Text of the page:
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Oceanic Industry 4.0

The world has entered the era of the Fourth Industrial Revolution whose success depends on access to rare-earth minerals, the basis of our digitalising world. This is consonant with the geopolitical shift from the Atlantic to the Indo-Pacific, a region that is not only a larger planetary domain, but also calmer and more resource-rich compared to the North Atlantic.

There are vast mineral reserves on the ocean floor of this region. It came into prominence in 2010 when China banned the sale of its rare-earth minerals to Japan over geopolitical differences. This prompted Japan, United States and other countries dependent on China’s rare-earth minerals to seek other terrestrial resources as also explore newer and more abundant reserves, particularly on the ocean floor.

This is happening in spite of the technologically-advanced western and Asian countries already actively innovating processes for mining rare-earth elements from discarded electronics. Many have immense reserves of accessible and as yet unexploited land-based rare-earth minerals, which will soon be extracted hopefully through environment-friendly technologies.

However, significant advances to ensure the supply and diversity of future sources are under way. Earlier this year, a Japanese exploration consortium discovered semi-infinite reserves of rare-earth minerals within its own exclusive economic zone. At current levels of consumption, these new reserves can supply humankind with rare- earth minerals for the next 700 years. While not an urgent requirement currently, the importance of sub-marine resources will only deepen in this digital era, especially as their extraction becomes technologically feasible, and in time, commercially viable.

Therefore, it is imperative to prepare the framework for the exploitation of these global resources so that they are not colonised by a few who seek techno-economic dominance.

An early effort in this direction was the issue of international licenses by the UN-mandated International Seabed Authority (ISA). The ISA has set a precedent by issuing 29 international licenses for mineral prospection in the mid- and South Atlantic, the Clarion Clipperton Fracture Zone in the Eastern Pacific, the Western Pacific near the Federated States of Micronesia and the Central Indian Ocean basin. Most of these prospection licenses will expire 15 years from now, by 2033. Thereafter, the most technologically-capable nations may be expected to push for the actual extraction of these resources. In these 15 years, the Draft Regulations on Exploitation of Mineral Resources will need to be finalised and formalised.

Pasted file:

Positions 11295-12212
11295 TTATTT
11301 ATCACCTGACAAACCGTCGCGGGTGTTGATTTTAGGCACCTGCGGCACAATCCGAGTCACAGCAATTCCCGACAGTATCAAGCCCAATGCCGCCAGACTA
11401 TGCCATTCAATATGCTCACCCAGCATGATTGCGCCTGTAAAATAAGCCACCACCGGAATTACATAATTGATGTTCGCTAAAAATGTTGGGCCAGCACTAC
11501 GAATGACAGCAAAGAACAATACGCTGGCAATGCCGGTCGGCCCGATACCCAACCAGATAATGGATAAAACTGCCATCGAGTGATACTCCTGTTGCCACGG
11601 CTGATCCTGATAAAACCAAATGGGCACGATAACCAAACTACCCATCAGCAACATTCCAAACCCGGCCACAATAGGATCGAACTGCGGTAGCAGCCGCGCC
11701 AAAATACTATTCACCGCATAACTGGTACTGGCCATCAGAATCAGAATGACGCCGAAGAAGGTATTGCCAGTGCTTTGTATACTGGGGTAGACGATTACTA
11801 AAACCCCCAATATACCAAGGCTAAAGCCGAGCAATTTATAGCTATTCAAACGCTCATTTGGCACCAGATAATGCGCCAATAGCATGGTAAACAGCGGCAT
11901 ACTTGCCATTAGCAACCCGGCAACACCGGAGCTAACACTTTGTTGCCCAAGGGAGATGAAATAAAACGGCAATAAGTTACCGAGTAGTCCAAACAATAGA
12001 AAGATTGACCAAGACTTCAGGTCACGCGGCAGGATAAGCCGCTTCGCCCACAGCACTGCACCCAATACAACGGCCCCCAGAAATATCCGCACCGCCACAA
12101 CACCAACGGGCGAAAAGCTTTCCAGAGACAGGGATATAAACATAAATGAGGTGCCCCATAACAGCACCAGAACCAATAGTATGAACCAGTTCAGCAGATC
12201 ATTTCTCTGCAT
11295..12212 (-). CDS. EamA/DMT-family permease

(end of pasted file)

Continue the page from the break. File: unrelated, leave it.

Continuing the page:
The current ISA Draft Regulations set out the norms on environmental, life and property safety as also determine the royalty for extraction – the decisive factor for setting the market prices of these minerals.

These developments suggest that governments and companies interested in accurate geo-economic and techno-economic analyses of the extraction of these resources must find a balance between the differing perspectives of stakeholders, including environmental groups, mining corporations and governments.

A developing country like India has some technological capabilities in this, but it has not yet been able to exploit the one license it has been issued by the ISA in the Central Indian Ocean Basin. But that does not mean that the interests of the largest democracy and its people should be left out of consideration in future. Therefore, the formalisation of the ISA draft must take care of the collective interest.

The terms of this document cannot be like the UN Security Council which entrenches present technological prowess. It must be fair to countries that come later to the table – or in this case, the ocean floor.

This is critical because a fair, finalised ISA document is likely to serve as a template for the exploitation of resources on the Moon, and in outer space.

Chaitanya Giri is Fellow, Space and Ocean Studies, Gateway House.

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